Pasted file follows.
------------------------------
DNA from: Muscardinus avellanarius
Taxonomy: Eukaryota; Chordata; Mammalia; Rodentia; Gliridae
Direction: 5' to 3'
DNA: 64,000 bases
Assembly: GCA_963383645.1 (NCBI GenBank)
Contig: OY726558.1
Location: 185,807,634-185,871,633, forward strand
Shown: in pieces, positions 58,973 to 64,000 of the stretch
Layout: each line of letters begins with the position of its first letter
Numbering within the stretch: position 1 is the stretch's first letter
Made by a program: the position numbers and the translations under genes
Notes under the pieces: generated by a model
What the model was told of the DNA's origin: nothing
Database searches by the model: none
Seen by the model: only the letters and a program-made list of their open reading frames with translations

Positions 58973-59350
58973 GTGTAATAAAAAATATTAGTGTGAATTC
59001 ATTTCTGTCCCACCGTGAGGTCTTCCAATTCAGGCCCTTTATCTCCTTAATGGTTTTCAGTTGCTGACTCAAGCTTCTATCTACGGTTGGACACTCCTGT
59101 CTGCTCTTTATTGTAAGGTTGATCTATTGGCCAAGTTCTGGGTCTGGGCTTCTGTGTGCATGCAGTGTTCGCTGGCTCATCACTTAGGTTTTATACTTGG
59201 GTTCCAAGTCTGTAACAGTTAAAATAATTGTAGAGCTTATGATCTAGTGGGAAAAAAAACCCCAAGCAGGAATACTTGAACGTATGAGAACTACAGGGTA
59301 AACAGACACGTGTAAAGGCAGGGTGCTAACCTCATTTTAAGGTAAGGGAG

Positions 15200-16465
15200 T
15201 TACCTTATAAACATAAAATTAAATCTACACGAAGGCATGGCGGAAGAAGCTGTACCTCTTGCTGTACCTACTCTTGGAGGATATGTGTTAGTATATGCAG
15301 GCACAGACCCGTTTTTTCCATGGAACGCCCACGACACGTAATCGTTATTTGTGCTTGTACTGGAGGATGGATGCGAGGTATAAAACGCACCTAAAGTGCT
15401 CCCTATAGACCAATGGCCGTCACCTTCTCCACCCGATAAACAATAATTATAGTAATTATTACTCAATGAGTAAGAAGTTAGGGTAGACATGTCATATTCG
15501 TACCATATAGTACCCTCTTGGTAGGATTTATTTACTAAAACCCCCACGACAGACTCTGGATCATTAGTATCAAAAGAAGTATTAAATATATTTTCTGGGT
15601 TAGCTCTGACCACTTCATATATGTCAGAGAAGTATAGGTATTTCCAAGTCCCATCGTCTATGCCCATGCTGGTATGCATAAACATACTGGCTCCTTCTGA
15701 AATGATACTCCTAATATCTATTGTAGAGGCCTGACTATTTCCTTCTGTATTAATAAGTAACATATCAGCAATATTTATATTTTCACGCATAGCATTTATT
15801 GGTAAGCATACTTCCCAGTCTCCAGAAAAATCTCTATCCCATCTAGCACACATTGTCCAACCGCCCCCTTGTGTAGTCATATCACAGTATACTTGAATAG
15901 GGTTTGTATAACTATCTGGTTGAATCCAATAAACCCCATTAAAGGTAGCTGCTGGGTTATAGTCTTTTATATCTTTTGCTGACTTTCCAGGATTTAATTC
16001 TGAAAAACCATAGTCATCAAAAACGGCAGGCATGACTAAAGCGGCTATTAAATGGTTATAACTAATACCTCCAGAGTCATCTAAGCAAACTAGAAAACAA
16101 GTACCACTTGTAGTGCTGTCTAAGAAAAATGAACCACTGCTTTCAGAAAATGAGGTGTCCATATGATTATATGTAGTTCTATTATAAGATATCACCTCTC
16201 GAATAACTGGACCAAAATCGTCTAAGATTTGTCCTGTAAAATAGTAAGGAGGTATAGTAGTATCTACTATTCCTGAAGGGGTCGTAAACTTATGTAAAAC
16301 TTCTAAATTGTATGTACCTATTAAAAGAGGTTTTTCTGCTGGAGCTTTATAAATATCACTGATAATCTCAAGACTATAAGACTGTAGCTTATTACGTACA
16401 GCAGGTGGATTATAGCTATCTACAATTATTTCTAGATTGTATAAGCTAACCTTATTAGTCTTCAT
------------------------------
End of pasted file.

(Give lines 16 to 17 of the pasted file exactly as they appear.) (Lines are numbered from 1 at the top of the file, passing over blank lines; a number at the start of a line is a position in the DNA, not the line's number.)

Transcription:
Positions 58973-59350
58973 GTGTAATAAAAAATATTAGTGTGAATTC